Science and Nature News in Brief: Danish government to heavily subsidise electric car purchases

Ross McPherson
September 26th, 2018

This article is more than 5 years old.

In other news, summer heatwave to bring Danes green Christmas, a rare deep-sea fish is caught, and the DTU is producing more and more startups.

Electric car charging spots will become more common as we adopt the new technology (picture: Michael Movchin)

The government is set to propose a subsidy of 50,000 kroner for each of the next 100,000 electric cars sold in Denmark.

The proposal is one of several recommendations made by the Klimarådet climate council, and it is confident the measure will ease 100,000 more electric cars onto Danish roads despite the government’s commitment to restoring registrations taxes.

Currently, electric cars account for only 0.5 percent of all road vehicles in Denmark.

Meanwhile, according to Berlingske, Danish PM Lars Løke Rassmussen is soon expected to reveal new ambitious climate goals, which are set to include a total phasing-out of the sales of petrol and diesel-driven cars by 2030.

Danish summer helped create great Christmas trees
The summer heatwave has guaranteed Danes a green Christmas – so green that one Danish farmer has described it as the best Christmas tree harvest for nine years. The downside of the remarkable temperatures is that most of this year’s new trees, planted at the beginning of summer to be used in seven years’ time, have not survived. Thus, the farmers will be forced to replant this autumn.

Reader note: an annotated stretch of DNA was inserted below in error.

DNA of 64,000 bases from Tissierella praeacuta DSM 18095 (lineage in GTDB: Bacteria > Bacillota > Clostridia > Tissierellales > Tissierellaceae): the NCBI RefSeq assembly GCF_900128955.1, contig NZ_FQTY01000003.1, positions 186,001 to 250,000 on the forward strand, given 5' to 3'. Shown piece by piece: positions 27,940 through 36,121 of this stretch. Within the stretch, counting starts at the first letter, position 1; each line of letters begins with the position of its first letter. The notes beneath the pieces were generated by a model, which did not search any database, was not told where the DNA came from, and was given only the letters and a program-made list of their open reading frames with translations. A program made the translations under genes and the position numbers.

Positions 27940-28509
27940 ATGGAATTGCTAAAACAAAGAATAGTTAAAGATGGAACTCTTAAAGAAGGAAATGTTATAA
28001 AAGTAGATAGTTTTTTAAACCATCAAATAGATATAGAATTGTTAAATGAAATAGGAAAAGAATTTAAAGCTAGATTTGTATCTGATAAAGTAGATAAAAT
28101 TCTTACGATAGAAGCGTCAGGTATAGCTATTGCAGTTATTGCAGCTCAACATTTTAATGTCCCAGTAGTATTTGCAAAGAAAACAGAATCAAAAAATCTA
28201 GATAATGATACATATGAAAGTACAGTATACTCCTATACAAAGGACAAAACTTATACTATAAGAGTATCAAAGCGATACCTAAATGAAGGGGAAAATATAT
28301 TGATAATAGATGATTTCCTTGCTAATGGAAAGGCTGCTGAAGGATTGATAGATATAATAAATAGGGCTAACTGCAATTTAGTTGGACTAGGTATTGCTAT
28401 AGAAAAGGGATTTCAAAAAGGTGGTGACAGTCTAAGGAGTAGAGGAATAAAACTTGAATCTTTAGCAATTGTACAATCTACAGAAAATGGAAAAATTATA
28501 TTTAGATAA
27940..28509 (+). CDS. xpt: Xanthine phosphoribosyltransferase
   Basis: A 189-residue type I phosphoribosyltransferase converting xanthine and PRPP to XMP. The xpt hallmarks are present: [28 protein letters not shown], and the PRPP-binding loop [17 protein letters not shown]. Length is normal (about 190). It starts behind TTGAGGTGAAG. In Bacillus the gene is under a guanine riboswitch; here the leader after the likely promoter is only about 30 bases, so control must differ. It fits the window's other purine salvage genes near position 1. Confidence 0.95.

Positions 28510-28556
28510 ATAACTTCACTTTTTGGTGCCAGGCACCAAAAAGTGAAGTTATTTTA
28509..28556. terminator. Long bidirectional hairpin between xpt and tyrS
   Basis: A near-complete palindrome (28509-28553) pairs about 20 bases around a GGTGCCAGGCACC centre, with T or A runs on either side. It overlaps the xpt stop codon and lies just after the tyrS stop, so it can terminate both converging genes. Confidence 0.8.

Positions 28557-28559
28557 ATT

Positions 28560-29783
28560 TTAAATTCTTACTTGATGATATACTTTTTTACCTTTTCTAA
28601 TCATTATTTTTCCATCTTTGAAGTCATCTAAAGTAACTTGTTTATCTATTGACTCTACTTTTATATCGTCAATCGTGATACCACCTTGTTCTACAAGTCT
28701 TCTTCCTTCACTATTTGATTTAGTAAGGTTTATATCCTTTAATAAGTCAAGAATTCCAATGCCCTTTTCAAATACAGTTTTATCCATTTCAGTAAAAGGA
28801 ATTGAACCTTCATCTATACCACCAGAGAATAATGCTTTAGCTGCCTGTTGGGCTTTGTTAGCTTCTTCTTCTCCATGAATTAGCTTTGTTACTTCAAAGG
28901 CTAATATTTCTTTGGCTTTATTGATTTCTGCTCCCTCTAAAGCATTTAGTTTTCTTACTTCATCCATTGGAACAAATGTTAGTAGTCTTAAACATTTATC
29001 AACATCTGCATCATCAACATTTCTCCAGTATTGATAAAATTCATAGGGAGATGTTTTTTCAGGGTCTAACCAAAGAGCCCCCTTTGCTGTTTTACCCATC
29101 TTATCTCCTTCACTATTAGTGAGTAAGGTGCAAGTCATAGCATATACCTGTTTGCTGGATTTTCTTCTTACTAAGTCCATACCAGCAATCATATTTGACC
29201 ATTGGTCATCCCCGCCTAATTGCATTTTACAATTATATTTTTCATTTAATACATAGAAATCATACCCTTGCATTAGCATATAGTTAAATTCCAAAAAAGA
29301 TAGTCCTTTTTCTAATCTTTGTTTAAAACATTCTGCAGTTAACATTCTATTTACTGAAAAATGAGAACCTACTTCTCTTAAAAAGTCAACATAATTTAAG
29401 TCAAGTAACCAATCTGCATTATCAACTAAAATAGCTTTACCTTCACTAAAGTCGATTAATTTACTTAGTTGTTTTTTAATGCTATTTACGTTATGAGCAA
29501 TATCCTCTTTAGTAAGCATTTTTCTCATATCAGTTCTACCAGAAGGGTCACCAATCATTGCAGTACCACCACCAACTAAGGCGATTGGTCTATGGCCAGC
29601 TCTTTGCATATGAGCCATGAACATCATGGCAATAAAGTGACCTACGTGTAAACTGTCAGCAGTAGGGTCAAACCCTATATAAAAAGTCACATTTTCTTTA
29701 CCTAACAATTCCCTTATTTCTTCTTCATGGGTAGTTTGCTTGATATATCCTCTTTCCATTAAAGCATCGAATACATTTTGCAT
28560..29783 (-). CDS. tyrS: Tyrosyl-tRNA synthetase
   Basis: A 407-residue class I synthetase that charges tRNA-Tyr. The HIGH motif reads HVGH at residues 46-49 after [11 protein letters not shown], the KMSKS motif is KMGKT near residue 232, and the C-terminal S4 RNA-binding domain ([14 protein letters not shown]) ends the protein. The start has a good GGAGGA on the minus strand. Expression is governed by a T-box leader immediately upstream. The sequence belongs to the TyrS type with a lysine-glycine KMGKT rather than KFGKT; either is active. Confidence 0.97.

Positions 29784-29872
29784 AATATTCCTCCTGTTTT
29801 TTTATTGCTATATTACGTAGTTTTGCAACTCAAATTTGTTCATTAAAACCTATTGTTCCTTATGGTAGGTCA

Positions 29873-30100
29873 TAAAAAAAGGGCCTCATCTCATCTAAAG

READ MORE: This summer is the Grinch that stole Christmas

DTU producing 2 startups per week
A study conducted by the Iris Group consultancy has found that DTU students have created more than 2,200 startups over the last 20 years. That amounts to two startups a week. Among the class of 2018 is the brainchild of two mechanical engineers who have created a new technology for sorting through waste, making it easier to recycle plastics. DTU has named it its ‘Best Startup of the Year’.

Rare deep-sea fish discovered off the coast of Denmark
A rare deep-sea fish, which has only been documented three times in 65 years, has been caught by a sailor off the coast of Denmark. The 60 cm red Nordic beryx usually lives at a depth of around 500 metres. However, this specimen was caught at a depth of 300 metres. The fish, contrary to its name, is far more common in seas around New Zealand and Australia.


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